5
$\begingroup$

I was reading Wilde's 'Quantum Information Theory' and saw the following theorem at chapter 11 $(11.7.2)$:

$$ I(A; B | C) \ge 0, $$ where, $$ I(A;B|C) := H(A|C) + H(B | C) - H(AB|C). $$

I know that the mutual information is non-negative, i.e. $$ I(A;B) \ge 0, $$ where, $$ I(A;B) := H(A) + H(B) - H(AB). $$ Now if we have access to an additional subsystem $C$, this can't decrease the mutual information of $A$ and $B$. But I was looking for sort of formal proof of this. I was trying to apply the non-negativity of mutual info. into this, but not sure how to proceed. Thanks in advance!

$\endgroup$
1
3
$\begingroup$

Here's a relatively simple proof just based on the data processing inequality (DPI) for the relative entropy $D(\rho\|\sigma) = \mathrm{tr}[\rho (\log \rho - \log \sigma)]$ -- if you're willing to accept the DPI as a basis for a formal proof. Recall that the DPI says that for any channel $\Phi$ we have $$ D(\rho \|\sigma) \geq D(\Phi(\rho)\|\Phi(\sigma)). $$

Now $$ \begin{aligned} I(A:B|C) &= H(A|C) + H(B|C) - H(AB|C) \\ &= H(AC) - H(C) + H(BC) - H(C) - H(ABC) + H(C) \\ &= H(AC) + H(BC) - H(ABC) - H(C) \\ &= H(A|C) - H(A|BC) \\ &= -D(\rho_{AC} \| I_A \otimes \rho_C) + D(\rho_{ABC} \| I_A \otimes \rho_{BC}). \end{aligned} $$ Thus $I(A:B|C) \geq 0$ is equivalent to $$ D(\rho_{ABC} \|I_A \otimes \rho_{BC}) \geq D(\rho_{AC} \|I_A \otimes \rho_C), $$ but this follows immediately from the DPI by taking the channel $\Phi$ to be the partial trace over the $B$ system.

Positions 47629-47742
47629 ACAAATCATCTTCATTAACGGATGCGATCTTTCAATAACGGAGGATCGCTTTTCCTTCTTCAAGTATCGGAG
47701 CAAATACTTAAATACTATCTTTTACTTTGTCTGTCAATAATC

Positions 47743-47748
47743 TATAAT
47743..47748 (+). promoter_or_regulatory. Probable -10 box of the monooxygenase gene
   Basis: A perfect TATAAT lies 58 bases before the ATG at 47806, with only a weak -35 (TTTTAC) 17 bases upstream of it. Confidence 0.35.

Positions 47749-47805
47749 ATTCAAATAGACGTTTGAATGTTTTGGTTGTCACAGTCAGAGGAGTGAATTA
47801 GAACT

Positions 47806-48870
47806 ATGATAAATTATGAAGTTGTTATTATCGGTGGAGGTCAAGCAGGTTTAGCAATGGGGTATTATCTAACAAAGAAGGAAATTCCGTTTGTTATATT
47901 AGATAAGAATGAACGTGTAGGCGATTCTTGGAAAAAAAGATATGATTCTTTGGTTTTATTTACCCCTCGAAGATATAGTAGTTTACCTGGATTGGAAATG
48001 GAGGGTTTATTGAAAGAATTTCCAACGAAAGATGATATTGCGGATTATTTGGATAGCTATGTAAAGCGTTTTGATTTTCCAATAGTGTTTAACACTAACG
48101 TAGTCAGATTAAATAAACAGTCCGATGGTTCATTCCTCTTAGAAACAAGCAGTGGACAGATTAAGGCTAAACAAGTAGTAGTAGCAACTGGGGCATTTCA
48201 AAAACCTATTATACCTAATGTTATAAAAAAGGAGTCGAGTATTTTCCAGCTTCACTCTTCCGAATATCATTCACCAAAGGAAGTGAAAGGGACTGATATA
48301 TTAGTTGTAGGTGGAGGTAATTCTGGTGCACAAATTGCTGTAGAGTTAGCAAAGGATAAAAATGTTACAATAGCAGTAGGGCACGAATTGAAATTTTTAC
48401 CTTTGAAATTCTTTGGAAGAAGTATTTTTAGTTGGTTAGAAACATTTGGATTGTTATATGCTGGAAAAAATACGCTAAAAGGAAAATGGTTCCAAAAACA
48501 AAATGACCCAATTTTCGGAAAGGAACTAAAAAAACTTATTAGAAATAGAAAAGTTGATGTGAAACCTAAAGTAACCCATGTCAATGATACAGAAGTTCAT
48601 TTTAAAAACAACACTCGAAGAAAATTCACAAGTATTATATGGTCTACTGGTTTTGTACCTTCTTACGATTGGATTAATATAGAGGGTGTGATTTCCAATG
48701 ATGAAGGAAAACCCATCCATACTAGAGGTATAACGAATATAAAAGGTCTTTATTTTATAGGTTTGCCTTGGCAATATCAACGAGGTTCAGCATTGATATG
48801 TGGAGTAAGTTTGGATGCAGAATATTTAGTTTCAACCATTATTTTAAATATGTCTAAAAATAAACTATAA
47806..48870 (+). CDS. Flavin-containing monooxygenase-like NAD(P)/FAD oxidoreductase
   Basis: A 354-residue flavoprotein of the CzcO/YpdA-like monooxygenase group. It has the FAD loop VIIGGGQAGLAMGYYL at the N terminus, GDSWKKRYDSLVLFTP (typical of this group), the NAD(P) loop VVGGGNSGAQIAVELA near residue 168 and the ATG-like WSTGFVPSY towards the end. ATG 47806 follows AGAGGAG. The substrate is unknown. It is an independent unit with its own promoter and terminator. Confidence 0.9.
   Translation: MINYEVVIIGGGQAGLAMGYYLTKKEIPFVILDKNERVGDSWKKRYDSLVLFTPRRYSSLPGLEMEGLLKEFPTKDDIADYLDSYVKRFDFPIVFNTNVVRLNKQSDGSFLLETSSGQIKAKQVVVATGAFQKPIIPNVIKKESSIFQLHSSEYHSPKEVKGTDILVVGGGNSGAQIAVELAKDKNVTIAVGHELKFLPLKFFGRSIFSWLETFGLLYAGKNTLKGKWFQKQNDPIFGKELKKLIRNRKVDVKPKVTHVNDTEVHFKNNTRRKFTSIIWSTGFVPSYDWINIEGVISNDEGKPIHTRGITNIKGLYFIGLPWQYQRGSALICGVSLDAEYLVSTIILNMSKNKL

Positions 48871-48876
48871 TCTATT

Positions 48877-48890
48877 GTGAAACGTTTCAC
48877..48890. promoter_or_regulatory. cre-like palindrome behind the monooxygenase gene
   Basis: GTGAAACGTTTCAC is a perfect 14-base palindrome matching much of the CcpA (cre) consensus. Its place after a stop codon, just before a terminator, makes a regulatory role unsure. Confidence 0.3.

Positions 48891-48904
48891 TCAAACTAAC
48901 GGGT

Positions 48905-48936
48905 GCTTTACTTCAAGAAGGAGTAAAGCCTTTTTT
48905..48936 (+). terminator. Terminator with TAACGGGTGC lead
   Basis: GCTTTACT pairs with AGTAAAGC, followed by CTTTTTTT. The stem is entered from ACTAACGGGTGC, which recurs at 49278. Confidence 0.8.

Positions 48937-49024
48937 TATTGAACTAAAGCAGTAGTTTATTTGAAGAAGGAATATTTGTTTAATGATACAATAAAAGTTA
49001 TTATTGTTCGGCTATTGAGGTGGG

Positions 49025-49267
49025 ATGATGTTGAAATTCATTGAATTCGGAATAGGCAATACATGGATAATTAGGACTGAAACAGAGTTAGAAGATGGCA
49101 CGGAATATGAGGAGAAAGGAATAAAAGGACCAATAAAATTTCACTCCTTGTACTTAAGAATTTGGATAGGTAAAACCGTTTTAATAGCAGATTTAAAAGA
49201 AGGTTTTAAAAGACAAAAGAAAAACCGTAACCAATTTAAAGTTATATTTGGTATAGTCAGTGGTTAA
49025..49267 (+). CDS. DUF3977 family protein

Note also that the fourth line of the derivation shows this result is equivalent to strong subadditivity of the von Neumann entropy, as mentioned in the comments by @Purva Thakre.

$\endgroup$
1
$\begingroup$

To expand on @Purva Tharke's comment, the strong subadditivity inequality states: $$H(ABC)+H(C) \le H(AC) + H(BC)$$ $$=H(ABC)+H(C) +H(C) -H(C) \le H(AC) + H(BC)$$ $$=H(AB|C) \le H(A|C) + H(B|C)$$ $$=0\le H(A|C) + H(B|C) - H(AB|C)=H(A;B|C)$$

Edit: A good proof of SS for entropies can be found in Nielsen and Chuang, in case you wanted to take a look.

$\endgroup$

Your Answer

By clicking “Post Your Answer”, you agree to our terms of service, privacy policy and cookie policy

Not the answer you're looking for? Browse other questions tagged or ask your own question.